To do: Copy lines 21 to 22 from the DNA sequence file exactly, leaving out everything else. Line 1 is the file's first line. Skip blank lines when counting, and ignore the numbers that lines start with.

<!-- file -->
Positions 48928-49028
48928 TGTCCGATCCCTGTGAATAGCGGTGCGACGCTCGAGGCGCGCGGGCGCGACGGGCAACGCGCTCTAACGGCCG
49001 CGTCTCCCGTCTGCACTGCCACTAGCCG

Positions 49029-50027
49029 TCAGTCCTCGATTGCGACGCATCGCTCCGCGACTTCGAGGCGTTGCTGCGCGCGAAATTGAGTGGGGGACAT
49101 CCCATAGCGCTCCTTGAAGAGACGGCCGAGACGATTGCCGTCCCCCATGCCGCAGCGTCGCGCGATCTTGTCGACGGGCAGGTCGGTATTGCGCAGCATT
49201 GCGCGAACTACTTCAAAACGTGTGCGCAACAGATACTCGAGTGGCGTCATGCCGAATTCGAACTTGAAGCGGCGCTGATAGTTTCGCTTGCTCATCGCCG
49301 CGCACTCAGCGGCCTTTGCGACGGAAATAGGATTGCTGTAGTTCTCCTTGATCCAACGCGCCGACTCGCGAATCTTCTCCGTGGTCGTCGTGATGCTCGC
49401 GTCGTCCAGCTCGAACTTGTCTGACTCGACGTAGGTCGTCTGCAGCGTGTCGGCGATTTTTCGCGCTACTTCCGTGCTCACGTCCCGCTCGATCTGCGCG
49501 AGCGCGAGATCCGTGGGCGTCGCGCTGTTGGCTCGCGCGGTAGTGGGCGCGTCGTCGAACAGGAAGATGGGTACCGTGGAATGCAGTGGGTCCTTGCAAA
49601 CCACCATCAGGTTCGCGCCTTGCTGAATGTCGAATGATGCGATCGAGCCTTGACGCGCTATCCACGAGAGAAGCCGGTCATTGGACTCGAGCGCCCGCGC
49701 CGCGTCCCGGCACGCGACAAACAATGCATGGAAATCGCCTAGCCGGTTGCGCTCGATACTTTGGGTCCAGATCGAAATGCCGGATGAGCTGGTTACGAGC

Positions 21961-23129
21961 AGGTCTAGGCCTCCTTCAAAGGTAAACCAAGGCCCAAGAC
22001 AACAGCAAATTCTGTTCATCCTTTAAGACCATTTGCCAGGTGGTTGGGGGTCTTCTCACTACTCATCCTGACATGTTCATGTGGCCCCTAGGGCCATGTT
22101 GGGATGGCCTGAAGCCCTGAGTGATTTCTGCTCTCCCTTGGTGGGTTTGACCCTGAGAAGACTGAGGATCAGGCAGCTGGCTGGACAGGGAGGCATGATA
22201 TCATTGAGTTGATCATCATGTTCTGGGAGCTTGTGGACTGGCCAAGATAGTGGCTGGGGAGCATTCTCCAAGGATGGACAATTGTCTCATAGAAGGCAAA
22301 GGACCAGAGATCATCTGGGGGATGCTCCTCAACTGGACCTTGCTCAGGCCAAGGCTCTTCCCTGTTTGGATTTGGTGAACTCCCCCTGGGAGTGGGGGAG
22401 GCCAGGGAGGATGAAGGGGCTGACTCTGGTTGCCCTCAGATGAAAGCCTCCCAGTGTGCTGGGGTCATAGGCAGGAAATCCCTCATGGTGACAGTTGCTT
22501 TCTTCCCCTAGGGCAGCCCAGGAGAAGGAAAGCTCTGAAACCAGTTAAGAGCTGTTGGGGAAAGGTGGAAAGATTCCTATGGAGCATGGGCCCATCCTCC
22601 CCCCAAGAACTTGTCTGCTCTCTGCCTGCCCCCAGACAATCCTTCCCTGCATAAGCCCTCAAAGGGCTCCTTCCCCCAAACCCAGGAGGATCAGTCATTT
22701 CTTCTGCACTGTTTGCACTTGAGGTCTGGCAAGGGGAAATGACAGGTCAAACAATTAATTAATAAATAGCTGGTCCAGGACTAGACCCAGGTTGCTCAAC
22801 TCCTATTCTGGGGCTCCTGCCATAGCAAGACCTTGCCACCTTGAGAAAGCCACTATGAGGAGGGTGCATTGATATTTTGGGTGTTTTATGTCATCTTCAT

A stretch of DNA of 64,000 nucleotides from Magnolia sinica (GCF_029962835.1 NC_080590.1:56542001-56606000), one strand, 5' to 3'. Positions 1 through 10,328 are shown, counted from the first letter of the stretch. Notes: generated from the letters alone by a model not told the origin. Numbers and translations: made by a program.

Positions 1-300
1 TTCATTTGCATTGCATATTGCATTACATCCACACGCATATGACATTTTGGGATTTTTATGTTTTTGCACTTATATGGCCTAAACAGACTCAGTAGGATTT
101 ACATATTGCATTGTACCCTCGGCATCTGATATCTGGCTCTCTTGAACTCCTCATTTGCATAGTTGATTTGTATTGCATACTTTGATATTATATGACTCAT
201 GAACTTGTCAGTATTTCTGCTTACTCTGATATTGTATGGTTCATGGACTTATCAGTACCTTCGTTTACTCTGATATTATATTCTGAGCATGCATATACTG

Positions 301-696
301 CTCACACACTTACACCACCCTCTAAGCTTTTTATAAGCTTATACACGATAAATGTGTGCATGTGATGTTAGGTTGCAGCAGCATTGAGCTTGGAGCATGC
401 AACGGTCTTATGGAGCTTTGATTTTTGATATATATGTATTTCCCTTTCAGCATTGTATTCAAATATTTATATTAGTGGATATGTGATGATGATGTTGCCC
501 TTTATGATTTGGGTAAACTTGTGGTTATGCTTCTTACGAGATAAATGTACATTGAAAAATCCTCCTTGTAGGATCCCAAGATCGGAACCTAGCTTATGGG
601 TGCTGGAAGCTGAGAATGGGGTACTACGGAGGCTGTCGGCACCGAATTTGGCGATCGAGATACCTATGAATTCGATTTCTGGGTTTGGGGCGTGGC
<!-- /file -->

22601 CCCCAAGAACTTGTCTGCTCTCTGCCTGCCCCCAGACAATCCTTCCCTGCATAAGCCCTCAAAGGGCTCCTTCCCCCAAACCCAGGAGGATCAGTCATTT
22701 CTTCTGCACTGTTTGCACTTGAGGTCTGGCAAGGGGAAATGACAGGTCAAACAATTAATTAATAAATAGCTGGTCCAGGACTAGACCCAGGTTGCTCAAC